Australia deputy PM's job at risk over dual citizenship

2017-08-14 11:01
New Zealand (Picture: AFP)

New Zealand (Picture: AFP)

Multimedia   ·   User Galleries   ·   News in Pictures Send us your pictures  ·  Send us your stories

Australian Deputy Prime Minister Barnaby Joyce's political future has been called into question after it emerged he was a dual citizen, placing the conservative government's slim parliamentary majority at risk.

Australia does not allow dual citizens to sit in parliament, with New Zealand confirming on Monday its citizenship was automatically granted to Joyce through his father.

The revelation has major implications for Prime Minister Malcolm Turnbull's Liberal-National coalition government, which won national elections last year with 76 seats in the House of Representatives with a narrow one-seat majority.

Joyce has refused to step aside, instead referring the case to the High Court, saying that the solicitor-general was confident he would not be disqualified.

The obscure rule was little known until recently, but several lawmakers have fallen victim to it in recent months, leaving parliamentarians scrambling to clarify their ancestral ties.

"Needless to say, I was shocked to receive this information," Joyce told parliament after hearing he may be a dual citizen.

"I've always been an Australian citizen born in Tamworth. Neither me or my parents had any reason to believe that I may be a citizen of any other country."

Previous resignations

The dual citizenship crisis kicked off in July when the minor Greens party's co-deputy leader Scott Ludlam resigned after revealing he had dual Australian-New Zealand citizenship.

The crisis soon claimed other victims, including Canadian-born Greens senator Larissa Waters and Resources Minister Matt Canavan, who left cabinet after finding his mother signed him up to Italian citizenship in his 20s.

Joyce said on Monday he had been contacted by the New Zealand High Commission last week to advise him that he "could be a citizen of New Zealand by descent".

While Joyce, the leader of the Nationals party, was born in Australia, he told parliament his father was born in neighbouring New Zealand and moved to Australia in 1947.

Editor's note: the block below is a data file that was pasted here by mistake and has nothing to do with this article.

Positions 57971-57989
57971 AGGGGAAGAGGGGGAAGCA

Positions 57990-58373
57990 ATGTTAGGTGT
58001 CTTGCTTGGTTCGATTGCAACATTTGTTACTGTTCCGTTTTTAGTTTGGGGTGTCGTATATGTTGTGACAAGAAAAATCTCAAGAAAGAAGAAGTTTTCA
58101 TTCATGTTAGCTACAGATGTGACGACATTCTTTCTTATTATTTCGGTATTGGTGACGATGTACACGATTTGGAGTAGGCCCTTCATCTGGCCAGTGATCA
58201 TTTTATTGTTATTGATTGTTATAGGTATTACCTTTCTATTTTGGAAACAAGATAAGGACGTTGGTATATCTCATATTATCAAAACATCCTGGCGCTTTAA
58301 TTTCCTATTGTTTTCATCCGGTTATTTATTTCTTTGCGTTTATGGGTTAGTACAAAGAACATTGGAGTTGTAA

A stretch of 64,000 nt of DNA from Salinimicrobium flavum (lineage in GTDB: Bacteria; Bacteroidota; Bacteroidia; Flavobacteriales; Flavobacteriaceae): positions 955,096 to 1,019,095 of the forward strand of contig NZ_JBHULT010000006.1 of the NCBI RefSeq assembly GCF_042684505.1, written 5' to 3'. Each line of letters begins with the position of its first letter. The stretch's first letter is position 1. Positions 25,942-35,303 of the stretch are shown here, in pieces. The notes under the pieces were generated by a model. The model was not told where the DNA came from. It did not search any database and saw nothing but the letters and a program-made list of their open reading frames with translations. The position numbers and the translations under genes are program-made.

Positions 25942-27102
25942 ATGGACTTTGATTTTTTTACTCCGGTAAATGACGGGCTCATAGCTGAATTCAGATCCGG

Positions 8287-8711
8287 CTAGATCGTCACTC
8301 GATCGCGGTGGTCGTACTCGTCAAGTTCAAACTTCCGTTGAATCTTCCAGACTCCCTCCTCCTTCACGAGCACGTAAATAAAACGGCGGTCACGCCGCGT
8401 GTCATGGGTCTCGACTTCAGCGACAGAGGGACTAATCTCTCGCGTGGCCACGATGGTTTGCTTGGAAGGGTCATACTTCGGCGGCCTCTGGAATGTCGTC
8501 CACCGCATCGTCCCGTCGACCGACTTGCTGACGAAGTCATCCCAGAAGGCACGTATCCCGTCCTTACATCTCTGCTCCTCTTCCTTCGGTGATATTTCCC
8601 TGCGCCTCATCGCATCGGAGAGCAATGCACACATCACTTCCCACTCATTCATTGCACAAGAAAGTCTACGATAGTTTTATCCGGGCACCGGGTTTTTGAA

A spokesperson for New Zealand Internal Affairs Minister Peter Dunne that there was no doubt about Joyce's status, telling AFP that "as far as New Zealand law goes, he is a New Zealand citizen under the Citizenship Act".

"Mr Joyce was born to a New Zealand citizen father and even though [the father] migrated to Australia in the 1940s, that citizenship remained and he passed on the right of citizenship ...to his children."

He said citizenship was automatically granted and did not need an application.

High court case

Turnbull on Monday wrote to Labour opposition leader Bill Shorten to ask if his party wanted to refer any MPs over their citizenship status to the High Court so all the cases could be considered as a bloc, The Australian newspaper reported.

Canavan and minor party One Nation's Indian-born Malcolm Roberts have already had their elections referred to the court, which will decide if they had taken reasonable steps to renounce their foreign allegiances.

Almost half of Australia's 24-million population was born overseas or have at least one parent born overseas, according to last year's census.

Indigenous people account for about 3% of the population.

Read more on:    new zealand  |  australia

Join the conversation!

24.com encourages commentary submitted via MyNews24. Contributions of 200 words or more will be considered for publication.

We reserve editorial discretion to decide what will be published.
Read our comments policy for guidelines on contributions.
NEXT ON NEWS24X

Inside News24

 
/Africa
Traffic Alerts
There are new stories on the homepage. Click here to see them.
 
English
Afrikaans
isiZulu

Hello 

Create Profile

Creating your profile will enable you to submit photos and stories to get published on News24.


Please provide a username for your profile page:

This username must be unique, cannot be edited and will be used in the URL to your profile page across the entire 24.com network.

Settings

Location Settings

News24 allows you to edit the display of certain components based on a location. If you wish to personalise the page based on your preferences, please select a location for each component and click "Submit" in order for the changes to take affect.




Facebook Sign-In

Hi News addict,

Join the News24 Community to be involved in breaking the news.

Log in with Facebook to comment and personalise news, weather and listings.